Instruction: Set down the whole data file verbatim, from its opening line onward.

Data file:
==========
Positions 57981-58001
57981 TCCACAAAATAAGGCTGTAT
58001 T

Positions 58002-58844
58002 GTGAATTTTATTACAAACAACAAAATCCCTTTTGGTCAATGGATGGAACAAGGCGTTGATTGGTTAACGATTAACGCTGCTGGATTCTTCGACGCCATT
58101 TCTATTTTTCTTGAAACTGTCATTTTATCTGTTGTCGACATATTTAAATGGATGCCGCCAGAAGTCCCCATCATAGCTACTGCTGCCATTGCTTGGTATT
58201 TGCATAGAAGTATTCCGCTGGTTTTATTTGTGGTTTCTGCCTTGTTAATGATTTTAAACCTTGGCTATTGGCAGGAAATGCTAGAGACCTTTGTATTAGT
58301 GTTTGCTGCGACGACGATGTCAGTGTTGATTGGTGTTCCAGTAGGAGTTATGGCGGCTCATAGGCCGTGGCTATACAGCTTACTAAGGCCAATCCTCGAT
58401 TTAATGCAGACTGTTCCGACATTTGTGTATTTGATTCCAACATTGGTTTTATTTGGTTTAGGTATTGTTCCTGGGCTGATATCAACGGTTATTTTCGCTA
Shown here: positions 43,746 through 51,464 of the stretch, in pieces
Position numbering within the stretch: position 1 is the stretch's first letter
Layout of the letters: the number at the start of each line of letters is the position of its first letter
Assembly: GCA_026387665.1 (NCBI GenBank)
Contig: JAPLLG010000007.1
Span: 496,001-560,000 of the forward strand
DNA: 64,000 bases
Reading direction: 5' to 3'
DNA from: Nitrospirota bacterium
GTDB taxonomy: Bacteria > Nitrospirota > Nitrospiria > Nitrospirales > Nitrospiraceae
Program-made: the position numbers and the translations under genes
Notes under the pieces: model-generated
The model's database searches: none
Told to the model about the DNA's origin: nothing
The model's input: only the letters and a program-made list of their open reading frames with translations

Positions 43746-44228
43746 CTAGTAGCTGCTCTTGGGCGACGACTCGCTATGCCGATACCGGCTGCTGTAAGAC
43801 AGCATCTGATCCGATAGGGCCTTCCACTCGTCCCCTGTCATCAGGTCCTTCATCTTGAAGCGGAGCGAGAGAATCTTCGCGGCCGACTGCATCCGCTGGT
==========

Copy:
Positions 57981-58001
57981 TCCACAAAATAAGGCTGTAT
58001 T

Positions 58002-58844
58002 GTGAATTTTATTACAAACAACAAAATCCCTTTTGGTCAATGGATGGAACAAGGCGTTGATTGGTTAACGATTAACGCTGCTGGATTCTTCGACGCCATT
58101 TCTATTTTTCTTGAAACTGTCATTTTATCTGTTGTCGACATATTTAAATGGATGCCGCCAGAAGTCCCCATCATAGCTACTGCTGCCATTGCTTGGTATT
58201 TGCATAGAAGTATTCCGCTGGTTTTATTTGTGGTTTCTGCCTTGTTAATGATTTTAAACCTTGGCTATTGGCAGGAAATGCTAGAGACCTTTGTATTAGT
58301 GTTTGCTGCGACGACGATGTCAGTGTTGATTGGTGTTCCAGTAGGAGTTATGGCGGCTCATAGGCCGTGGCTATACAGCTTACTAAGGCCAATCCTCGAT
58401 TTAATGCAGACTGTTCCGACATTTGTGTATTTGATTCCAACATTGGTTTTATTTGGTTTAGGTATTGTTCCTGGGCTGATATCAACGGTTATTTTCGCTA
Shown here: positions 43,746 through 51,464 of the stretch, in pieces
Position numbering within the stretch: position 1 is the stretch's first letter
Layout of the letters: the number at the start of each line of letters is the position of its first letter
Assembly: GCA_026387665.1 (NCBI GenBank)
Contig: JAPLLG010000007.1
Span: 496,001-560,000 of the forward strand
DNA: 64,000 bases
Reading direction: 5' to 3'
DNA from: Nitrospirota bacterium
GTDB taxonomy: Bacteria > Nitrospirota > Nitrospiria > Nitrospirales > Nitrospiraceae
Program-made: the position numbers and the translations under genes
Notes under the pieces: model-generated
The model's database searches: none
Told to the model about the DNA's origin: nothing
The model's input: only the letters and a program-made list of their open reading frames with translations

Positions 43746-44228
43746 CTAGTAGCTGCTCTTGGGCGACGACTCGCTATGCCGATACCGGCTGCTGTAAGAC
43801 AGCATCTGATCCGATAGGGCCTTCCACTCGTCCCCTGTCATCAGGTCCTTCATCTTGAAGCGGAGCGAGAGAATCTTCGCGGCCGACTGCATCCGCTGGT